Regarding your other question, you tell me: how is any other independent watchdog group funded? Through donations and grants? I'm not terribly familiar with that process. But it seems unreasonable to expect security customers to give much of a care when there is no direct negative financial impact for false alarms at their homes, and it seems most police departments have already done all they can do, which is move burglar alarms to the lowest priority - clearly not an ideal solution. And if security companies are indeed subsidized, directly or indirectly, based on the number of alarms triggered, then obviously they have no reason to differentiate between a burglar and a tree branch.

But I suspect what you were getting at with your "who's going to pay?" is that the answer could very well be the collective tax base, which is ultimately the same entity - we taxpayers - that is suffering the most from the insane amounts of false alarms.

xr650rsource 3 years, 11 months ago

I know. It could be thousands of dollars a day.

xr650rsource 3 years, 11 months ago

We are trying to figure this out. Great questions! Thanks for the input.

xr650rsource 3 years, 11 months ago

good questions. We are researching this now.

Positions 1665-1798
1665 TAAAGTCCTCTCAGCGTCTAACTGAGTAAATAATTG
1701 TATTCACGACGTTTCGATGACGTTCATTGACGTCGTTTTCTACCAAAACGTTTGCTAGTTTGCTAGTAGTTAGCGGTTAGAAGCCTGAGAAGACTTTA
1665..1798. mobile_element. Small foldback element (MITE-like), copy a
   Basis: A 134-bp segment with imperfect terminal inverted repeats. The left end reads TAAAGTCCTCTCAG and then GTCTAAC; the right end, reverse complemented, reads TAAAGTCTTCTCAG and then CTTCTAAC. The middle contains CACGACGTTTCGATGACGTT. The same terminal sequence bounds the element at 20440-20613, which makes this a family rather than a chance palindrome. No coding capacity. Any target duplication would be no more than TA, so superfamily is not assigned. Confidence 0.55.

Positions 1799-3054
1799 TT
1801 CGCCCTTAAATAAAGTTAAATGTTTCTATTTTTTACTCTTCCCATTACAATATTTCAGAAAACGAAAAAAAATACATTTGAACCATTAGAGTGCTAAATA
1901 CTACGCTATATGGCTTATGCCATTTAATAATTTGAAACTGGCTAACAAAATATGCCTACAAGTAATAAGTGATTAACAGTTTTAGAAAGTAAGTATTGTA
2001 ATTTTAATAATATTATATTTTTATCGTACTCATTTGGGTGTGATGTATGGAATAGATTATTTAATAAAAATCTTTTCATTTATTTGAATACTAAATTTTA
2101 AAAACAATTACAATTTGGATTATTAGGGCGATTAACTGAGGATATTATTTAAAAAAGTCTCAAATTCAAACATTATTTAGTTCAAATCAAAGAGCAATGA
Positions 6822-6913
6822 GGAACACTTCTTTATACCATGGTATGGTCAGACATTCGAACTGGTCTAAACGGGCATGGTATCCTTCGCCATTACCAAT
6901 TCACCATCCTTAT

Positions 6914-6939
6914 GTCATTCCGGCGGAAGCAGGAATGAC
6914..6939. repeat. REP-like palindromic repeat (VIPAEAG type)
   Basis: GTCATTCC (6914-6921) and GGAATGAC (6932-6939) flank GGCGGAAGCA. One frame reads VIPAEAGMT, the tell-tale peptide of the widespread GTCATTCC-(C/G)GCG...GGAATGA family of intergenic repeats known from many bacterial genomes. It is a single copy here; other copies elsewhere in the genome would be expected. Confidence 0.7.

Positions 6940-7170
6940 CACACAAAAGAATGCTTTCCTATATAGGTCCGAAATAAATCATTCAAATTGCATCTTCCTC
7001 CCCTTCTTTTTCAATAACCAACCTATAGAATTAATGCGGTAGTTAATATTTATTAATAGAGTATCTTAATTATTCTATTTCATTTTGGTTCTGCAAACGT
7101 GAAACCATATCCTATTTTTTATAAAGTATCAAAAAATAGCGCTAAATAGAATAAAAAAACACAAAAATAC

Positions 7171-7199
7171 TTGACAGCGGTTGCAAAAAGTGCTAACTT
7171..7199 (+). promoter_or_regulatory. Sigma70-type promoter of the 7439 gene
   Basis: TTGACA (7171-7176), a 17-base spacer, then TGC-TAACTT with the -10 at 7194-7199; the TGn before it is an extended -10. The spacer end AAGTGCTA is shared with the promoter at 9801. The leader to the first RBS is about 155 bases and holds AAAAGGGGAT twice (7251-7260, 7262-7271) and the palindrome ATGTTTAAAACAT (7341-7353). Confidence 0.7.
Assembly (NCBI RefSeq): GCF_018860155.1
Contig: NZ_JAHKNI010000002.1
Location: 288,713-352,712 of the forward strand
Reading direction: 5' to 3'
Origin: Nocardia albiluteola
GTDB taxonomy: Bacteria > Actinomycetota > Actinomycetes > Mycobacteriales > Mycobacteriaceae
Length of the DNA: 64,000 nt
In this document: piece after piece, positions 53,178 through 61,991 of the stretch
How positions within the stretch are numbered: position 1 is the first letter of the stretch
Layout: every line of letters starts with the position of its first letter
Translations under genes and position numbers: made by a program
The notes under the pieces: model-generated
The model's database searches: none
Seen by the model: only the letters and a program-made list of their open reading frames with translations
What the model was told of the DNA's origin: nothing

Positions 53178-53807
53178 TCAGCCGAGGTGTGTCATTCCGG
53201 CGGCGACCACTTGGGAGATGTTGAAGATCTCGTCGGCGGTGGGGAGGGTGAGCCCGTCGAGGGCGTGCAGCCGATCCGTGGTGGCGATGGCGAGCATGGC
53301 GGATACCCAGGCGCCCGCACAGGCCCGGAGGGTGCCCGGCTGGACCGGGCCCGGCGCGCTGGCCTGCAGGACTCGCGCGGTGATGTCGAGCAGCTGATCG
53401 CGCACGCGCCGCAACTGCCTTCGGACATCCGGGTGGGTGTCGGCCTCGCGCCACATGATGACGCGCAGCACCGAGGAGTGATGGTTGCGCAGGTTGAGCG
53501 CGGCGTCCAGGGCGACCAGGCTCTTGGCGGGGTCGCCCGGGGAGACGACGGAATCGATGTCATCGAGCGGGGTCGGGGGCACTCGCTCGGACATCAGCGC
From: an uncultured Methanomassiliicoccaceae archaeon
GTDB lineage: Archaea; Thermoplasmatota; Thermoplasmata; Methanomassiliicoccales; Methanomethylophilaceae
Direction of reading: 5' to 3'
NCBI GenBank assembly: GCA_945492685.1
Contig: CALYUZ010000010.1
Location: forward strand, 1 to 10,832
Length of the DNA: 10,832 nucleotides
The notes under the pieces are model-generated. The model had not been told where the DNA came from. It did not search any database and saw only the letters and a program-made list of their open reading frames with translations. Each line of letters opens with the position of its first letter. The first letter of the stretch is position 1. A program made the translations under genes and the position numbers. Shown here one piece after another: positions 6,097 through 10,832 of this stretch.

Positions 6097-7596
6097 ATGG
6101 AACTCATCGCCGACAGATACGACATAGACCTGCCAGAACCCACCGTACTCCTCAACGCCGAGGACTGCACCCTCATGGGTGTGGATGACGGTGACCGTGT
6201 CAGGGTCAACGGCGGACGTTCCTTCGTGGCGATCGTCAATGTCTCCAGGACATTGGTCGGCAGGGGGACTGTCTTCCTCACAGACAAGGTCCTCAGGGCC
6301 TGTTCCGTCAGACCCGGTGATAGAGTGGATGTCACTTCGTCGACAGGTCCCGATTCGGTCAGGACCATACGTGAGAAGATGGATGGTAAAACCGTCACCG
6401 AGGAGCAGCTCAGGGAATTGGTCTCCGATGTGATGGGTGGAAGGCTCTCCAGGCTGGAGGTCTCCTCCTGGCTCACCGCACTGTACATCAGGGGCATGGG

Cait McKnelly 3 years, 11 months ago

We live literally just yards away from what used to be Whelan's (can't recall the name of the business now) Construction Supply. I cannot begin to tell you how many times we have been woken up by their burglar alarm. Frequently it's because we have had a minor interruption in electric service, just long enough to make every tech device in the house connected to the grid reboot. In all of the time we have lived here (12 years) and all of the times that alarm has gone off I doubt very seriously there was ever a burglary or other problem connected to it more than once or twice. I actually suspect that at one point the neighborhood hooligans got their jollies by making it go off. I haven't heard it go off as frequently, lately, so it's possible the business has upgraded their alarm. I do have to say that the next time I choose a place to live, proximity to a business will be a major consideration.

Chelsea Kapfer 3 years, 11 months ago

I have some e-mails out, and I am looking for answers to these problems. I think, since it's the holiday weekend I may not get any answers until Monday. I will keep searching, however. Tune into www.lawrencepolicescanner.blogspot.com and I am going to blog every false alarm I hear. I haven't been doing that, because it's kind of boring, but I am going to start, because i think we need to know the extent of this problem. Wonder what's going to happen tonight?

Chelsea Kapfer 3 years, 11 months ago

I am still waiting to hear back from Matt Sarna regarding actual numbers for how many false alarms are responded too in Douglas County.